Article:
Roads flooded and buildings damaged as 83mph typhoon hits Korean Peninsula

Roads flooded and buildings damaged as 83mph typhoon hits Korean Peninsula
Trees were felled amid the storm in Pyongyang, North Korea (Cha Song Ho?AP)

A typhoon barrelled through the Korean Peninsula on Thursday, damaging buildings, flooding roads and toppling utility poles before weakening into a tropical storm.

No casualties were reported in either South or North Korea as a downgraded Typhoon Bavi headed into China after passing near the North Korean capital Pyongyang, South Korea’s weather agency said.

Bavi had maximum winds of 83mph when it made landfall early on Thursday in a western coastal region of North Korea that is a major source of farming and fishing.

A grounds keeper inspects trees blown over during the typhoon, on a main road in Pyongyang, North Korea (Cha Song Ho/AP)

The North’s Korea Central TV showed footage of snapped trees and utility poles and flooded roads. It reported damage to houses and public facilities in North Hwanghae and South Hwanghae provinces, where the typhoon made landfall.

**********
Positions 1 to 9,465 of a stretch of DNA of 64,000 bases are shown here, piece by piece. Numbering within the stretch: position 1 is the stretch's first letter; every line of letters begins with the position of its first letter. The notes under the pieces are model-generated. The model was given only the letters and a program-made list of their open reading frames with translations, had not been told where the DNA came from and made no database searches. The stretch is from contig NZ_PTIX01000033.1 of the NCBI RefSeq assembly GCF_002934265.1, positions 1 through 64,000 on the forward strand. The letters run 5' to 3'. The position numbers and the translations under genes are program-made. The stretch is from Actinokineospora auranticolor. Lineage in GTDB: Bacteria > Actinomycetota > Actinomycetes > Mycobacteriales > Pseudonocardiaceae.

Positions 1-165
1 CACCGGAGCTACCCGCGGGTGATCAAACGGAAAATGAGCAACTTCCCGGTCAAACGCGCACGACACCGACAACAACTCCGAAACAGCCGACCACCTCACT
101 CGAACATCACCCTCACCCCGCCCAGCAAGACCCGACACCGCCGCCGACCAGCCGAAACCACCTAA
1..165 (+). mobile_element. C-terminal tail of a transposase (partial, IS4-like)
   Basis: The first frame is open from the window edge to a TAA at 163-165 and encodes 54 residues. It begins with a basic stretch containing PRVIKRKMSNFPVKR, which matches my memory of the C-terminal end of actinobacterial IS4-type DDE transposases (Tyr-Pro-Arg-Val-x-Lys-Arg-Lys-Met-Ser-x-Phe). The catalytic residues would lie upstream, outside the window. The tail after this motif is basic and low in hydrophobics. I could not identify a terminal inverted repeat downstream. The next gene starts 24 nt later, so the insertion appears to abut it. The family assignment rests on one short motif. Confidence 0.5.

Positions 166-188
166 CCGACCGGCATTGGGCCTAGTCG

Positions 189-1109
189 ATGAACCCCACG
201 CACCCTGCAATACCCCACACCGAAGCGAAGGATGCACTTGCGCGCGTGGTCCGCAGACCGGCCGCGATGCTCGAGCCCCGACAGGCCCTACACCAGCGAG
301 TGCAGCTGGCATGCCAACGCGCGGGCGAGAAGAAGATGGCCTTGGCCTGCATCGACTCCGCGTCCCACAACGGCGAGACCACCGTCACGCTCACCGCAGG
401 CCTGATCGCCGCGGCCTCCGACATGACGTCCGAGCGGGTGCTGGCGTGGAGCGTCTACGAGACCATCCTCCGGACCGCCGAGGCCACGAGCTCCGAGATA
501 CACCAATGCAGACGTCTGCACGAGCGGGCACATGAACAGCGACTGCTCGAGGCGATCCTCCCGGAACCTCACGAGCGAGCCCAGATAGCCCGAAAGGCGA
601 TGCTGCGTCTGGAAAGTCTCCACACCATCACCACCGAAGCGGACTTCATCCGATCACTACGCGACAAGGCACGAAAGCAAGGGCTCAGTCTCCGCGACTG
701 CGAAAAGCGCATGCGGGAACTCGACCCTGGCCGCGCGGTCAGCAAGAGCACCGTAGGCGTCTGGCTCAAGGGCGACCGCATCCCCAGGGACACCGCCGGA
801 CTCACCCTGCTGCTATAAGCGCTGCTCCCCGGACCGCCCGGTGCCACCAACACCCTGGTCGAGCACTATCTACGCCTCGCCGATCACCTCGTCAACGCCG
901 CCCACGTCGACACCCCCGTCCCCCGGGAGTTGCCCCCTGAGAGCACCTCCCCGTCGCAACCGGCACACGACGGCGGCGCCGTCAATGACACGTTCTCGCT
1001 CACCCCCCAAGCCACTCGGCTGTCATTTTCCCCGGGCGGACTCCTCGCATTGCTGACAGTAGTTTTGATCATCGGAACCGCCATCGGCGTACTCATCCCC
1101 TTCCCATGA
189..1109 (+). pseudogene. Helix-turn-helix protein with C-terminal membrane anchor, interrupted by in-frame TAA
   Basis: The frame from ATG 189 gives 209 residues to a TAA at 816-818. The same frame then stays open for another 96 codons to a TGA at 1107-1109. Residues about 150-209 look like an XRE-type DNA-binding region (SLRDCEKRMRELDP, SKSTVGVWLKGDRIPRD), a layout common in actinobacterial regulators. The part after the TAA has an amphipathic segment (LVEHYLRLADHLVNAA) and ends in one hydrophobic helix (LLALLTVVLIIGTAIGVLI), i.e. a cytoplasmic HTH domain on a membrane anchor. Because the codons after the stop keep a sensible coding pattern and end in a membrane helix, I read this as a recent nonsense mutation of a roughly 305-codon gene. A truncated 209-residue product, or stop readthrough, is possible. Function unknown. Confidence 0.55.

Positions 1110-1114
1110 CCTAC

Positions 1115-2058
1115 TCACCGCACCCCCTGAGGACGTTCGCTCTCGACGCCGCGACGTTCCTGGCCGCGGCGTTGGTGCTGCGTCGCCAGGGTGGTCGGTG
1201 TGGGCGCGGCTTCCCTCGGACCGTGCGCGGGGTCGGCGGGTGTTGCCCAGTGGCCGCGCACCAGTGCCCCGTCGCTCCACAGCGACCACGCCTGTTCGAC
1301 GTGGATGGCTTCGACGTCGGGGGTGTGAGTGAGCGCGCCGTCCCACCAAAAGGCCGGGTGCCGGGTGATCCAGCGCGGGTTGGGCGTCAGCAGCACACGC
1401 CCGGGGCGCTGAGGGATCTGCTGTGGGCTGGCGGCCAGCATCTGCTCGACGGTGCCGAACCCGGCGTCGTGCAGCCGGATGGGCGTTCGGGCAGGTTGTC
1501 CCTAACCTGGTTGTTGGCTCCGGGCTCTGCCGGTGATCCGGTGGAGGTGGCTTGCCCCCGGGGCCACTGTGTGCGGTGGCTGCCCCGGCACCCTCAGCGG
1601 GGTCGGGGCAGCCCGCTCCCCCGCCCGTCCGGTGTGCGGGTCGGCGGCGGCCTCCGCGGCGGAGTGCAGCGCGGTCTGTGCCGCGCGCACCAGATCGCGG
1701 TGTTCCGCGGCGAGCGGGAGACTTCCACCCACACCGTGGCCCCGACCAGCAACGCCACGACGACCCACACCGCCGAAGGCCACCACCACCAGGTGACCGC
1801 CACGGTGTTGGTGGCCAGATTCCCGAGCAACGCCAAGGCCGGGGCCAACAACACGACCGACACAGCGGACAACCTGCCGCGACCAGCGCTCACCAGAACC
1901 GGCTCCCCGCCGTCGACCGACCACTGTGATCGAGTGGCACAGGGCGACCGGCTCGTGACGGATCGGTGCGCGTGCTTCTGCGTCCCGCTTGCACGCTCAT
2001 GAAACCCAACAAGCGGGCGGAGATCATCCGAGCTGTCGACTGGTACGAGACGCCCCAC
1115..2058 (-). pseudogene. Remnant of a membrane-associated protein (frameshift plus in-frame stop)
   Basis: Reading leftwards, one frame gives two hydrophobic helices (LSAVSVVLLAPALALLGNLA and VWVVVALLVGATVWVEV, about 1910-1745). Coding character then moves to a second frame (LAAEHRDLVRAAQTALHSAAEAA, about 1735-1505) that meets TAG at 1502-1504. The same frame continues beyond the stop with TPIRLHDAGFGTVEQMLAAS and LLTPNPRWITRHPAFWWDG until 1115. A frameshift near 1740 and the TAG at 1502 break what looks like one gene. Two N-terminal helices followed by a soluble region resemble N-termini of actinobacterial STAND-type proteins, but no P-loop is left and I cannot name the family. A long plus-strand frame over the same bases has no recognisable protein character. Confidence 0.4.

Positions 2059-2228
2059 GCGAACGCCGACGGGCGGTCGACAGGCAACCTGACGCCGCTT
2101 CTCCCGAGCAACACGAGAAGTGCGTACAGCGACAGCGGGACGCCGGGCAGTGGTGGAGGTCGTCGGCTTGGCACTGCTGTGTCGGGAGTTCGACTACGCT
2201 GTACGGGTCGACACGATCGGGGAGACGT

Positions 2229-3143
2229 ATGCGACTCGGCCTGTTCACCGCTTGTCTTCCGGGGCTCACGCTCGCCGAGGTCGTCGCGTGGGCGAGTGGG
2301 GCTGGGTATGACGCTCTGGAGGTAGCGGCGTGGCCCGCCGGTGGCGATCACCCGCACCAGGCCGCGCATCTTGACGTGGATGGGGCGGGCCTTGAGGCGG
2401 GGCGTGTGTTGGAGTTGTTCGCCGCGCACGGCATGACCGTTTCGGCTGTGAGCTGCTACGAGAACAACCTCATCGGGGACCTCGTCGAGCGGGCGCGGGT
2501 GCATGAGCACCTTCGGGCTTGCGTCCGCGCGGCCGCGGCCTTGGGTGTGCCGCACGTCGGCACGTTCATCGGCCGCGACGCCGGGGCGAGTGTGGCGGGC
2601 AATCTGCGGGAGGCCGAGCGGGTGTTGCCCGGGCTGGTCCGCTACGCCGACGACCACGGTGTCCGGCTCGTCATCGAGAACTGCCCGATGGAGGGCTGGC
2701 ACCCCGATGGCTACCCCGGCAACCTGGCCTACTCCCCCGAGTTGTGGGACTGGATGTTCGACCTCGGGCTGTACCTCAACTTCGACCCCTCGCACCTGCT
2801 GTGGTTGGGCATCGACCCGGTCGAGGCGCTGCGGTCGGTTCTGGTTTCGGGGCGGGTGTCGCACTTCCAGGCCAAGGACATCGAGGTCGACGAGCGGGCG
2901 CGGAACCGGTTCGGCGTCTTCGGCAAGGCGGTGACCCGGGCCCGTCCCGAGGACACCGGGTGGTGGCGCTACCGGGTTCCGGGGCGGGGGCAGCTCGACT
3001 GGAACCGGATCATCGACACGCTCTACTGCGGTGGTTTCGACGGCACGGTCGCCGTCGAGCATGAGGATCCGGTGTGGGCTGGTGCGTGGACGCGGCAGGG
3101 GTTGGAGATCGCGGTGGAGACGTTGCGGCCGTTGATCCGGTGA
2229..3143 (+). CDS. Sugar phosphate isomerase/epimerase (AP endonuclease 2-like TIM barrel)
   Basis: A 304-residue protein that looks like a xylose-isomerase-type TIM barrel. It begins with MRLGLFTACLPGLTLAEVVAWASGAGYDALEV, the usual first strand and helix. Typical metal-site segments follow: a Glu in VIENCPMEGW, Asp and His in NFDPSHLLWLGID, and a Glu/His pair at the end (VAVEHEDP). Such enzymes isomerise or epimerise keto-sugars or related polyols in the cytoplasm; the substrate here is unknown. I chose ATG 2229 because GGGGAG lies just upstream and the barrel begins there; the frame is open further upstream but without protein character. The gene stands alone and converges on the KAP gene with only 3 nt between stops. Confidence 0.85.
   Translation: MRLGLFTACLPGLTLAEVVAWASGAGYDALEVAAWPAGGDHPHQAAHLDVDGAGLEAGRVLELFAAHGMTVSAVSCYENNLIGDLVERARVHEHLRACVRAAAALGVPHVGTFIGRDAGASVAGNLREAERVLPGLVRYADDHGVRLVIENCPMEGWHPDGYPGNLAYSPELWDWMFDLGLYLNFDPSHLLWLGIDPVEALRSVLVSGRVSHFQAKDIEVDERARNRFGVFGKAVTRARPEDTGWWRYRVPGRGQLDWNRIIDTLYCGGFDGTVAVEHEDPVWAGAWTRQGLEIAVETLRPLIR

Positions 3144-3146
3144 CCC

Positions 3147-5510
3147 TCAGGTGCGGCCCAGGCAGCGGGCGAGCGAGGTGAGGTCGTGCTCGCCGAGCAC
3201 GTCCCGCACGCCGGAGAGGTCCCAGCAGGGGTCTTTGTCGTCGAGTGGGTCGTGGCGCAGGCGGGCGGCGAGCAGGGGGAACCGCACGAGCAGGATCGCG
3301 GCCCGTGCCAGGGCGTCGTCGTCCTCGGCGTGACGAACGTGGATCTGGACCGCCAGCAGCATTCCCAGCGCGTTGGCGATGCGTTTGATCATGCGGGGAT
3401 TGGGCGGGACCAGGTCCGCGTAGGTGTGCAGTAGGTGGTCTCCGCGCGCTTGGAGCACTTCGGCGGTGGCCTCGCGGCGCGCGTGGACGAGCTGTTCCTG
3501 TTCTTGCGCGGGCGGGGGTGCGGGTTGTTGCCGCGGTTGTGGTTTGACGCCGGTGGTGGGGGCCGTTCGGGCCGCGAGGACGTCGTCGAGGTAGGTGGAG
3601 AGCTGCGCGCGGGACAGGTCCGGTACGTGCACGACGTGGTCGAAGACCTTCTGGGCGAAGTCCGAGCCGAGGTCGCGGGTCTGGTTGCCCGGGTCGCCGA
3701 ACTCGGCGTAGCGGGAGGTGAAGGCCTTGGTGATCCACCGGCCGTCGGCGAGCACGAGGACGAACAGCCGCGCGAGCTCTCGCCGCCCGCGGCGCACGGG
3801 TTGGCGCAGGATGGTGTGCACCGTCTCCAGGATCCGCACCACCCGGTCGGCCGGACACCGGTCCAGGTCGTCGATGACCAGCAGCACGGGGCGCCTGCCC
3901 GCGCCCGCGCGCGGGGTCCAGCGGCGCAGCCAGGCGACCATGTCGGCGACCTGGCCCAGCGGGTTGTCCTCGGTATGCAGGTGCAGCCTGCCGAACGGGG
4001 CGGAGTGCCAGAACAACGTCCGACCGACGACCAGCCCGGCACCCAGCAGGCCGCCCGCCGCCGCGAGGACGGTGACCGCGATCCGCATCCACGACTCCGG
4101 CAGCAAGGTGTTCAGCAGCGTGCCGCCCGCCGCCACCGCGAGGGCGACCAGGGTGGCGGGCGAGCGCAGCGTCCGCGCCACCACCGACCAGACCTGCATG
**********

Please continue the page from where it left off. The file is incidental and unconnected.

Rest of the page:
Roads were also flooded in the city of Nampo, which is closer to Pyongyang.

In South Korea, the Ministry of the Interior and Safety reported damage to buildings, walls, roads and other structures.

By Thursday afternoon, power had been restored to most of more than 9,300 South Korean homes cut off by the storm, including 3,500 in cities and towns near Seoul and around 900 in the southern resort island of Jeju, which was hit by the typhoon on Wednesday.

No casualties were reported in North or South Korea (Ahn Young-joon/AP)

More than 470 domestic flights in and out of Jeju and the southern mainland city of Busan were cancelled. South Korean authorities also halted some rail services, shut down public parks and sea bridges and moved hundreds of fishing boats and passenger vessels to safety.

Workers in Seoul and other major cities are now restoring makeshift coronavirus testing stations that had been dismantled amid concern the tents and booths would not have withstood the strong winds.

The North’s official Korean Central News Agency said earlier this week that leader Kim Jong Un had called for thorough preparations to minimise casualties and damage from the typhoon. Fishing boats were moved and buildings, farms and railways were reinforced, according to state media.

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